Building projects demand durable long-lasting products and no protective coating for steel can match the strength of hot-dip galvanizing.
High-traffic areas like multi-storey car parks are exposed to more than the average level of wear and tear. Along with the risk of abrasion, localised pollutants from car exhausts can increase the rate of corrosion. So, when the car park of Melbourne’s Austin Hospital was extended to provide an additional 752 spaces, hot-dip galvanized steel was the only product tough enough to withstand the pressure.
No other protective coating for steel can match the durability, longevity and predictable performance of hot-dip galvanizing. A process of coating iron or steel with a layer of zinc to enable greater resistance to corrosion, it can be used in building projects across a range of demanding environments.
Made to last
Dr David Harrison, Market and Specifications Engineer at Galvanizers Association of Australia (GAA), explained the durability of galvanized coating is a function of its thickness and the environment to which it’s exposed.
“We have an Australian Standard AS 4312, which defines the corrosivity Australian environments, and AS/NZS 2312.2 which provides guidance on the durability of zinc coatings in different environments,” he said, adding that the GAA has developed a free online estimator based on these Standards that provides guidance on the durability of galvanizing.
“These Standards allow you to determine the expected life to first maintenance for galvanized coatings based on the coating thickness and the environment to which the coating is exposed. However, they may be a little conservative, because zinc corrosion rates actually slow down over time.”
The shiny lustre of newly galvanized steel develops a patina over time, which is essentially a thin film of protective zinc carbonate.
“This protects the zinc by slowing down its corrosion rate,” Harrison said. “This means galvanized coatings work in a very different way to paint coatings, for example.”
Ann Sheehan, Corrosion and Sustainability Officer at GAA, said the durability of galvanized products makes them ideal for a range of building project applications. She cited the example of Austin Hospital’s car par extension, which used approximately 1500 tonnes of hot dip galvanized steel.
“For that sort of environment, galvanized products are going to have at least 50 years before requiring maintenance,” she said.
“Their ability to withstand impact and their abrasion and scratch-resistance in high traffic areas is really valuable. Paint just can’t withstand as much impact and abrasion.”
Responding to corrosion
Galvanized building products are used in a wide range of applications and in many different environments, including in contact with materials such as concrete, soil or timber.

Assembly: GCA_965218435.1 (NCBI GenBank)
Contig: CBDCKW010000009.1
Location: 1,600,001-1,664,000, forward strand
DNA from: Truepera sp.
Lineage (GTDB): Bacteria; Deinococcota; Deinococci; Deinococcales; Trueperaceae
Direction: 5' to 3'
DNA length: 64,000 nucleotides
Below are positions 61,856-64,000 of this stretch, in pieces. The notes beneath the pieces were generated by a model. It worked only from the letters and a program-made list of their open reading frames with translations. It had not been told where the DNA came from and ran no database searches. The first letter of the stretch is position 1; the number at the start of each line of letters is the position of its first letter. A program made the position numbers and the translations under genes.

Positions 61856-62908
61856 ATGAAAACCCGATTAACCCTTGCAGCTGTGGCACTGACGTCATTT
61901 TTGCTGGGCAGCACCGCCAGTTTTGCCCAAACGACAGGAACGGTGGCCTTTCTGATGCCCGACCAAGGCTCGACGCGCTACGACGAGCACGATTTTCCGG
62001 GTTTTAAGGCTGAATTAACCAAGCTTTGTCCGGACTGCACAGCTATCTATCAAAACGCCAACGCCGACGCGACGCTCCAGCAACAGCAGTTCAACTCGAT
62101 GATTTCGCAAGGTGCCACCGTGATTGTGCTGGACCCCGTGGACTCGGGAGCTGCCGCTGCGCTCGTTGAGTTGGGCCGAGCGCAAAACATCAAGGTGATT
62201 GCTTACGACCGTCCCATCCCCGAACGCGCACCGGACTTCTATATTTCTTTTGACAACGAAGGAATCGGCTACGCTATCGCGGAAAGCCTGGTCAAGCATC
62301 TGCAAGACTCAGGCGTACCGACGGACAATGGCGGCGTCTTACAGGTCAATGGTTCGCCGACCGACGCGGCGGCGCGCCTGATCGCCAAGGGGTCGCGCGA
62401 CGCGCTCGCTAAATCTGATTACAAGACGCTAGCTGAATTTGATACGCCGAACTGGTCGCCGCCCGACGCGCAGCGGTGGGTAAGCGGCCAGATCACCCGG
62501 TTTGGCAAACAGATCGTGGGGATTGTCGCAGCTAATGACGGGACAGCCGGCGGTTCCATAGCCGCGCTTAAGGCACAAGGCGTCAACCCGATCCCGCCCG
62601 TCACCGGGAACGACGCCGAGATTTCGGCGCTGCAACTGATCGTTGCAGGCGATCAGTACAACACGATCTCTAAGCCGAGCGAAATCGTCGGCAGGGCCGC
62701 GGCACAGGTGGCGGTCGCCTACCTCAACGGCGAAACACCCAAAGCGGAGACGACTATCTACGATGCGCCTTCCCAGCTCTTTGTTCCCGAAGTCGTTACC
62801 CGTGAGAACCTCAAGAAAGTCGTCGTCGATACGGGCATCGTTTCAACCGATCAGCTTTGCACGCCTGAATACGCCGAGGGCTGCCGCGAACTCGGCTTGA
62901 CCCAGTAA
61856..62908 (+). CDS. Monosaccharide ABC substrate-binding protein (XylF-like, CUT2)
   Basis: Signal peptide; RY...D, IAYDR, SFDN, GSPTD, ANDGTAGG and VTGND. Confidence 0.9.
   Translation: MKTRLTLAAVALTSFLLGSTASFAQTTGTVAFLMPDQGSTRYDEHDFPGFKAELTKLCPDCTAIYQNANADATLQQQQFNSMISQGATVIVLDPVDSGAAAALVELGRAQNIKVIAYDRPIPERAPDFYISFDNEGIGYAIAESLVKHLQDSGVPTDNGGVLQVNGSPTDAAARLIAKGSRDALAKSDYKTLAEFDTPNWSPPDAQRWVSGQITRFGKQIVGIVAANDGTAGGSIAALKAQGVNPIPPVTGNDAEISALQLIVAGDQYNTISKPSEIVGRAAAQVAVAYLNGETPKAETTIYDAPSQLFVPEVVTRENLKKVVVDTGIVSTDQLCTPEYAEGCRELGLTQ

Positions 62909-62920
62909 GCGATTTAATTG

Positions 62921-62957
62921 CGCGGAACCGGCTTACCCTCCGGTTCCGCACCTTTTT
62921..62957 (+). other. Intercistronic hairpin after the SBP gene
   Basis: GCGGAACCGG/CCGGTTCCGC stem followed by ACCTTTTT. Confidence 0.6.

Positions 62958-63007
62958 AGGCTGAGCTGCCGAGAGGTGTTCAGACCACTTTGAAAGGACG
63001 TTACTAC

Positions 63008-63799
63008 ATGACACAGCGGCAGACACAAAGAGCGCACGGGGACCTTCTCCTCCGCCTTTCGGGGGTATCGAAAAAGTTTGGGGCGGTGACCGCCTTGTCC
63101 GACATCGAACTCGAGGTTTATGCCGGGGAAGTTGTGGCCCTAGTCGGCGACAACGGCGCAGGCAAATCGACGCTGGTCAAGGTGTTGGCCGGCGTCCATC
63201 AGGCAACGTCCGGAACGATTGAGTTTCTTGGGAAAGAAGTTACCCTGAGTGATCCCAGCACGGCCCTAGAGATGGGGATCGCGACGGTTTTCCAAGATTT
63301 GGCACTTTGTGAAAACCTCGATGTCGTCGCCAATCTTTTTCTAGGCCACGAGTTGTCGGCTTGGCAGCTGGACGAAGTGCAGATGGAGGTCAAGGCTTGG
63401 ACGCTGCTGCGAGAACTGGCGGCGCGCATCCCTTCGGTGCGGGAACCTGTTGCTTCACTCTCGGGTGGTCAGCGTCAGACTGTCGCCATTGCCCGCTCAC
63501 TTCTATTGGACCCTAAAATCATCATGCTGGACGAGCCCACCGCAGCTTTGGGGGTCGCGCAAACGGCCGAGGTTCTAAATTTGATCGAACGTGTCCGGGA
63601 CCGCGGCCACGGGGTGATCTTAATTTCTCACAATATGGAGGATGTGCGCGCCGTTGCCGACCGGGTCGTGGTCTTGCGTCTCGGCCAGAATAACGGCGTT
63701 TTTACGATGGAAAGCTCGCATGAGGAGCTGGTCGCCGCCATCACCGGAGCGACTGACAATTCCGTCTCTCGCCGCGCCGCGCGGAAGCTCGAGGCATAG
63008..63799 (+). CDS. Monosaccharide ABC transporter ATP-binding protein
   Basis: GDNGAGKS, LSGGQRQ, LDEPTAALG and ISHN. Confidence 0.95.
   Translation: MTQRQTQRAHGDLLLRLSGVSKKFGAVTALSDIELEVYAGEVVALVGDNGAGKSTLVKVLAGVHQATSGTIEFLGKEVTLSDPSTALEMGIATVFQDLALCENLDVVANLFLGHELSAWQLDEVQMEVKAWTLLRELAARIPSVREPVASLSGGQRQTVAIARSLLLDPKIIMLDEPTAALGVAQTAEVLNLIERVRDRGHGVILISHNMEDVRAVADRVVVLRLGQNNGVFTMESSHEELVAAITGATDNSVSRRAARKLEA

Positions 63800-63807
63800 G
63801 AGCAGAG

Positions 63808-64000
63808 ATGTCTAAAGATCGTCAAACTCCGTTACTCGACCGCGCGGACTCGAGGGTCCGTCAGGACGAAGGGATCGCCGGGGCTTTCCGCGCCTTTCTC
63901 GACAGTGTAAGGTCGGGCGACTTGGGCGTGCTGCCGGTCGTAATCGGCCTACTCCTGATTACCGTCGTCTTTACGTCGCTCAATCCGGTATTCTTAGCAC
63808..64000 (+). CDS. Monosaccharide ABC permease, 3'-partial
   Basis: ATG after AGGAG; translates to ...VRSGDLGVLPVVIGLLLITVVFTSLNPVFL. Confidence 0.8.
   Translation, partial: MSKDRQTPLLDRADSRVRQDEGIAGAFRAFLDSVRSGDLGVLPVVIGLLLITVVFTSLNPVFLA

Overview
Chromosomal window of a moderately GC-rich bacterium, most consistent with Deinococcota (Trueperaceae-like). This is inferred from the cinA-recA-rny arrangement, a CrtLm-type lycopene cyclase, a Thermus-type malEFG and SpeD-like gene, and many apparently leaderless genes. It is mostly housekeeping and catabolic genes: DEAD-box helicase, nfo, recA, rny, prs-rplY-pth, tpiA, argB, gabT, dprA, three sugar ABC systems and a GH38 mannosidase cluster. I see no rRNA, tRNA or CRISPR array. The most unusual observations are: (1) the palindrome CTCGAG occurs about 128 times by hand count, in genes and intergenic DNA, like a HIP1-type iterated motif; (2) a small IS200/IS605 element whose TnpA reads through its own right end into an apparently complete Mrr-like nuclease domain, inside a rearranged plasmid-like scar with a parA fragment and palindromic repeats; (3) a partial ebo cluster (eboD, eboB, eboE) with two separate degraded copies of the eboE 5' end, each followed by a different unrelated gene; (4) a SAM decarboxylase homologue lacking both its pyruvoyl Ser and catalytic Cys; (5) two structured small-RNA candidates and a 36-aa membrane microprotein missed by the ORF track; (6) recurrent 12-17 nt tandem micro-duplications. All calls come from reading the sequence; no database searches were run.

“Corrosion mechanisms vary in different environments,” Harrison said.
“One really good application, which hasn’t received lot of recognition in the past, is galvanized steel reinforcement.”
Harrison explained that in a steel reinforced concrete structure, black non-galvanized steel is passivated. Overtime, however, carbon dioxide works its way through the concrete.
“This is the process of carbonation,” he said.
“Once the concrete is carbonated at the bar surface, the pH in concrete has dropped into a region where the black steel isn’t passive anymore and can actively corrode.
“In contrast, when a galvanized reinforcement is initially set into concrete, it develops a calcium hydroxyzincate film on the surface, which is stable over a very broad pH range. This means the concrete can be fully carbonated and the galvanized steel bar will remain immune to that effect.”
Importantly, added Harrison, the calcium hydroxyzincate layer also has a much greater tolerance to chloride ion concentration, increasing the critical chloride threshold of HDG reinforcement two to six times above that of black steel reinforcement.
The durability and longevity of galvanized products also present sustainability benefits for the construction industry.
“With a reinforced concrete structure, for example, durability modelling can determine when back steel will start to corrode, due to carbonation or chloride ingress, and so builders may choose to make the concrete thicker to buy more time before is depassivates,” Harrison said.
“By using the more corrosion resistant reinforcement, you’re reducing the amount of raw materials and concrete that’s consumed in infrastructure.”
Sheehan noted that the zinc coating and the steel substrate is also 100 per cent recyclable.
“If it wasn’t going to be reused in the same context, it could be recycled and used for other things,” she said.
“Also, given the long life cycle of galvanized products, you don’t need to regularly replace materials.
“This means you’re not taking more materials out of the ground and using energy to create steel and melt the zinc. Galvanized products are strong enough to stand the test of time.”
More information on durability of galvanizing in the Australian environment is available at www.gaa.com.au